Pubdate: Fri, 18 Feb 2000
Source: Capital Press (OR)
Copyright: 2000 Capital Press Agriculture Weekly
Contact:  PO Box 2048, Salem, OR 97308
Fax: (503) 370-4383
Author:  Lawrence Shoen, Napuisunaih Ranch, Bellevue, ID
Bookmark: MAP's link to Hemp articles is:


Idaho farmers may have an opportunity to put a new crop in their rotation,
one with desirable agronomic benefits and the ability to bring in many
value-adding industries and jobs. Gov. Kempthorne, in his State of the State
speech, said this is what Idaho needs.

The crop is industrial hemp. Its scientific name is Cannabis sativa L.,
which is the root of the word canvas, traditionally made from hemp.

Hemp is a cousin to marijuana, but hemp isn't the same as marijuana in the
same way a California poppy isn't an opium poppy.

Hemp once was a dominant crop in the world's economy. The prime obstacle to
growing hemp in the United States is the federal Drug Enforcement
Administration's opposition. The DEA's concern is that marijuana would be
substituted for hemp in the field.

The only way hemp farming will be possible for Idaho is if our state
government authorizes it, then seeks DEA approval. Hemp production has never
been illegal, just hopelessly restricted by the federal government. Any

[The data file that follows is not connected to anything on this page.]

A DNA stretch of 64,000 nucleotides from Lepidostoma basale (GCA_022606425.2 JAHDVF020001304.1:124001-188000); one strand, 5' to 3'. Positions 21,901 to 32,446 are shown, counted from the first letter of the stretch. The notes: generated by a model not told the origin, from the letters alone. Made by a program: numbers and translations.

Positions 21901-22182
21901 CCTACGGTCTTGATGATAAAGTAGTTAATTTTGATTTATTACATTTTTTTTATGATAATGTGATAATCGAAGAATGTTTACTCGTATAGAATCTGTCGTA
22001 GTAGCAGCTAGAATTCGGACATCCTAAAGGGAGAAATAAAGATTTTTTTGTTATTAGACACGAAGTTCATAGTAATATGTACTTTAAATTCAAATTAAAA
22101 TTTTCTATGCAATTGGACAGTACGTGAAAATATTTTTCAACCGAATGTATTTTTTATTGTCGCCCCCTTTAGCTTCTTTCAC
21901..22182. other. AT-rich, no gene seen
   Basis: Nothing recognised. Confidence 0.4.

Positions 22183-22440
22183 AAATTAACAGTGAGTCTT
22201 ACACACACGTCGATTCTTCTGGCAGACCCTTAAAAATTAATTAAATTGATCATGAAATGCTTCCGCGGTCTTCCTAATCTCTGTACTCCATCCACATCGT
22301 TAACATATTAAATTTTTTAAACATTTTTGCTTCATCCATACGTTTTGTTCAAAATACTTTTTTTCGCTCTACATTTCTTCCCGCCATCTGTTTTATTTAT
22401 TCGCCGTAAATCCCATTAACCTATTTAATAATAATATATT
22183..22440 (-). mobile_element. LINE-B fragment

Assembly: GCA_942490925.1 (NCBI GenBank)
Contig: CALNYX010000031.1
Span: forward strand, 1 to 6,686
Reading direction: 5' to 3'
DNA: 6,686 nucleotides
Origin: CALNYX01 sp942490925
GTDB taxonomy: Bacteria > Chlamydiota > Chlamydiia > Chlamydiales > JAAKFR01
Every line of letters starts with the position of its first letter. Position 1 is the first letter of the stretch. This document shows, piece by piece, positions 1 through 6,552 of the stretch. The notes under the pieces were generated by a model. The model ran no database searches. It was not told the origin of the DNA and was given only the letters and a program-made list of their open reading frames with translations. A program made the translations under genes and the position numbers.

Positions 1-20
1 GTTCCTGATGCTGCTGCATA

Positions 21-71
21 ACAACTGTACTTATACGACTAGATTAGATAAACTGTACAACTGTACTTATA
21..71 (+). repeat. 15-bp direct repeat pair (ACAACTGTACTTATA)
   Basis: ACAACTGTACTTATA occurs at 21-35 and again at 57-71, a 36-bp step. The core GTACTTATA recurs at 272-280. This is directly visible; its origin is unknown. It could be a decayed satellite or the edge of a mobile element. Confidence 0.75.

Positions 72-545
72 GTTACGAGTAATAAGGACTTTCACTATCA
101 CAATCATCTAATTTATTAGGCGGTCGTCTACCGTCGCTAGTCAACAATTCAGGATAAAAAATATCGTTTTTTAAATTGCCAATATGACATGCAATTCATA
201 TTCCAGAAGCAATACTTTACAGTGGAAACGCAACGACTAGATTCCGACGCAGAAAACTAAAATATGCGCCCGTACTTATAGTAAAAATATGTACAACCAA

state legislation can and should deal with the DEA's concerns.

Hemp is valuable for its fiber and its seed. Hemp fiber is used to make high
quality paper, textiles, construction materials, animal bedding, plastics
and other products. The seed has may uses and is rich in high quality oil,
protein and nutrients.

Hemp's deep root system opens up the soil. It is disease and pest resistant
and out competes weeds. In rotation, it raises grain yields, is nematode
resistant and works in atransition to organic growing. Generally, production
and processing of this plant have less environmental impact than similar

Idaho should be out in front on this. Hemp authorization is being pushed in
other states and other countries already are growing it. Contact your state
representative or senator to extend support for a bill being introduced by
Tep. Tom Trail of Moscow. (Call the Legislature at (208) 332-1000 for info.)

We need to begin varietal testing today for Idaho's soil, climate, etc. The
best book on the subject is John Roulac's "Hemp Horizons."

Industrial hemp offers a competitive economic opportunity that Idaho can't
afford to miss.
- ---
MAP posted-by: Don Beck